Tuesday, July 22, 2008

I touched her!

My lamb, Soot, has always been a wild child – when Norm went to catch her, she jumped fences and did all kinds of crazy things to avoid capture. When we put her at Jody’s, she thrashed around and tried to escape the fence we had put up. Now here at our farm, when I approach her, she takes off for the high country (as high as you can get in a small enclosure). However, she is buddy-buddy with Arthur Godfrey, who is a pig in sheep’s clothing that wants to sit on your lap and cuddle, even at six months of age! When I go up to the fence to check on them, he comes running, hollering his head off. Soot will follow, but at a safe distance, in case I have a knife in my hand, or something as dangerous, with which to slaughter her!

However, last night, I went up to the fence to check on the water level in their bucket and Soot came over close enough for me to stick my fingers through the fence and TOUCH her! Without her jumping away! Of course, Arthur was there, immediately for his nose rub and pushed Soot away! But there is hope that someday I might be able to walk up to her and rub her on the head! (Hope springs eternal!)

On the home front, things have been going busily, as normal. Yesterday I had friend / co-conspirator Jody
come over to show her how to make a blog – and she now has one. Drop over to see her blog - “Good Shepherd Farm.” For some reason I get a “content warning” when I pop over to see her – don’t know why but there is nothing on her blog to be wary of!!!

On Friday, Norm, Wayne and I went to Pipestone to meet my folks for the Hiawatha pageant that has been on-going for sixty years, but this is the last year. My dad wanted to go, so arranged for us to meet him and my mom there for supper and the pageant. Norm called and made arrangements to get bars for the luggage rack for our van, so we went early to get them from the salvage yard, then went to the motel where the folks were staying. After a lovely supper at a very nice family restaurant, we went back to the motel where Norm, Wayne and Mom played a hand of three-sided cribbage, I did some embroidery and Dad surfed channels on the TV.

I am not sure how many know this fact, but Pipestone is where the stone is quarried for Native American pipes and only those of Native blood can quarry it. This has been an historical spot where many tribes would gather to collect the stone – it was traditionally a peaceful place, as it was a holy place for many tribes, so even warring tribes could gather together safely.

We went to the pageant, found our reserved seats and settled in to wait until sunset for the pageant to begin. The setting was awesome – it was in a quarry with a small lake – there were chairs on the slope leading to the lake so that you could see the pageant from almost everywhere. The lighting was awesome and the scenery was great. However, it was a “canned” play – the speakers were prerecorded and the actors mimed the words – and very poorly, in my opinion! The story was excerpts of Longfellow’s “Hiawatha,” a good story but very long, so we were all pleased that the story had been cut down dramatically.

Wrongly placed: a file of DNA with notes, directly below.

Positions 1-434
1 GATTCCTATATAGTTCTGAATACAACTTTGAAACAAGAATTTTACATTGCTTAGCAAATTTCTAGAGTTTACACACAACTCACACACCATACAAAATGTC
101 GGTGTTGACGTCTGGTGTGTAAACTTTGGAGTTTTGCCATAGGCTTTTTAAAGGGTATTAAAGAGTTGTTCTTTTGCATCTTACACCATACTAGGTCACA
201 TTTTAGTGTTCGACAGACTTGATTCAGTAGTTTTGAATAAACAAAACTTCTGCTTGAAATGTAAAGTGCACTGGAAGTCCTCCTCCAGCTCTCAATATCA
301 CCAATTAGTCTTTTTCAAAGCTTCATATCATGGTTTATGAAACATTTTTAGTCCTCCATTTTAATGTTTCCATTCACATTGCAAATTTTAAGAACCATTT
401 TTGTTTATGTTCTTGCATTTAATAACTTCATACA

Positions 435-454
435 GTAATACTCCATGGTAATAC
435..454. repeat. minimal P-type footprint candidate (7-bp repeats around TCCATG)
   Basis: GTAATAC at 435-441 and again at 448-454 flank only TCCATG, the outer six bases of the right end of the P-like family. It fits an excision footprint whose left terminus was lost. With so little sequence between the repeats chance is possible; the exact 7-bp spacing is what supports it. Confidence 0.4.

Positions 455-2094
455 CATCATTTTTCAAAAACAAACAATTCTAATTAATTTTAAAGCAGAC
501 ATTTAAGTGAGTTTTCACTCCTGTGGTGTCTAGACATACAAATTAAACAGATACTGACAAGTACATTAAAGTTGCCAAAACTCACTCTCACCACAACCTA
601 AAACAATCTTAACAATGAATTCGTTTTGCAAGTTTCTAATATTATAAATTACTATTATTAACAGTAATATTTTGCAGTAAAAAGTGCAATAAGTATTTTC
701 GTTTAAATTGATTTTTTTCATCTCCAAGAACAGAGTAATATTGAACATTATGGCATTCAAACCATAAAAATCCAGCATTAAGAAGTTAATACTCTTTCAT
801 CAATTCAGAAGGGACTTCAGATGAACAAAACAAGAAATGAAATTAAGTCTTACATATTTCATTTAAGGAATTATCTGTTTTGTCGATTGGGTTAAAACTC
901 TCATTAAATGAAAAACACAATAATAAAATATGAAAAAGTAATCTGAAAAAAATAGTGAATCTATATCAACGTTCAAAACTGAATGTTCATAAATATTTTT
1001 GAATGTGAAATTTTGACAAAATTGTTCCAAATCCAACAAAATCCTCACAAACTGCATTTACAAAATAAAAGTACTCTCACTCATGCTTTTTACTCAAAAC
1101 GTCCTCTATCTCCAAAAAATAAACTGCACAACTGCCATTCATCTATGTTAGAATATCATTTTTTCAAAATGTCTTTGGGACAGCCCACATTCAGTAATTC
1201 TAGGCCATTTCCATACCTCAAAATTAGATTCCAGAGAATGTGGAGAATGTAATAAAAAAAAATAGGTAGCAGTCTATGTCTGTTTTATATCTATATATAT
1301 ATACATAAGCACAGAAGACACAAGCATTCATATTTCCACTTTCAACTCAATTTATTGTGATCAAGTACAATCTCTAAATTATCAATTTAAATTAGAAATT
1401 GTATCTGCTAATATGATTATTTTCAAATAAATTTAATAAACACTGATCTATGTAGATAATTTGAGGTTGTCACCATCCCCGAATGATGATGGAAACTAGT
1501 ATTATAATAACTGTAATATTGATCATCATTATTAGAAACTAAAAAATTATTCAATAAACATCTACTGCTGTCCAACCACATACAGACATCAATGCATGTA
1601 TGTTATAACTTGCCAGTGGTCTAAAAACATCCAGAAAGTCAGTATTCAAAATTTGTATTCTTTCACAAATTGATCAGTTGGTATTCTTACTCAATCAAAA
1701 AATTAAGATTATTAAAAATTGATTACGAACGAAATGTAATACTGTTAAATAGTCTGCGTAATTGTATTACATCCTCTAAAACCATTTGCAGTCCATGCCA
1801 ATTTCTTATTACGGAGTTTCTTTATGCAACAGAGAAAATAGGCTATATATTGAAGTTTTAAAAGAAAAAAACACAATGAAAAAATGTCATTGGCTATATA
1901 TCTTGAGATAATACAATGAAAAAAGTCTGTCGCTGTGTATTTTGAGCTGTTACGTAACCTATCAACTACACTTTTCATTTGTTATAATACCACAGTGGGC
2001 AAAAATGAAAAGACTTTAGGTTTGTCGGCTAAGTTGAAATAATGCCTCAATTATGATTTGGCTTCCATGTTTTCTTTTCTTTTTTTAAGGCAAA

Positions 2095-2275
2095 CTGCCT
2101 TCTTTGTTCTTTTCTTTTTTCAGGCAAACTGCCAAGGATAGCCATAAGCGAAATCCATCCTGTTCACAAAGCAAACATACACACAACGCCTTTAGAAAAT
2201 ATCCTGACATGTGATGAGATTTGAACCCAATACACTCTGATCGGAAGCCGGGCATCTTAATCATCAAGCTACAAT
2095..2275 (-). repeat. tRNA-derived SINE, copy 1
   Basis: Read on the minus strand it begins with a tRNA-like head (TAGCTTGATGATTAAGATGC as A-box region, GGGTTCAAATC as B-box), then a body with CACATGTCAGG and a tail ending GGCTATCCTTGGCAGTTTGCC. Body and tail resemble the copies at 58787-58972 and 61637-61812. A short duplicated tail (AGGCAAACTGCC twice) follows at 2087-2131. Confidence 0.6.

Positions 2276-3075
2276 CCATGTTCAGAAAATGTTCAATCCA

Waiting for sunset

Awesome lighting

It was late when we got home, only to turn around and head to Walnut Grove in the morning. We had some rain, threats of storms but had a great time, anyway. There is a potter that does wood firing and has excellent work. Last year Norm traded a spoon and a spatula for the promise of a bowl but we got separated by time and never saw the potter or his wife until this weekend. But they had remembered and the wife came over to tell me to come pick out my pottery. I ended up with a small bowl and a handle-less mug.





Peanut joined us, of course – she goes to almost every outdoor event we go to. Because of the threatening storms, she spent most of her time under my dress, so very few people even knew she was there.

Niece Cookie and daughter Binni came down from their home to spend some time with us. They each got a funnel cake and, as I was oooohing and ahhhing over them (I had shared one with Norm earlier), a guest was asking what I was so excited about. It turns out that she has not only not HAD a funnel cake, she had never HEARD of funnel cakes. So Cookie got into the educational mode and offered the woman a bite. She went, immediately, to the funnel cake booth and got one of her own!

On our way home, as both of us were totally exhausted by the late night on Friday, we stopped at the local café for a light supper before heading home. Fortunately, the storms and rain had cooled the air so that we didn’t worry about Peanut in the van while we ate.

So, home again – the past few days have been rather restful, as we look forward to next weekend in Decorah, Iowa, for the Nordic Fest there. If you are around, stop and see us! I will try to get pictures of the events there.
It was a beautiful, semi-non-humid day today – you have a beautiful day!


Kati said...

ROFL I LOVE introducing people to funnelcakes!!!! Only, I've never had one at a fair, but my dad makes excellent funnel cakes. The first time Scott had one was hilarious, the look of delight on his face at the taste.

Kati said...

Oooops, forgot to say that your bowl and mug are beautiful!!! Glad y'all had fun, and it's comical to hear that Peanut spent most the time hiding under your skirts.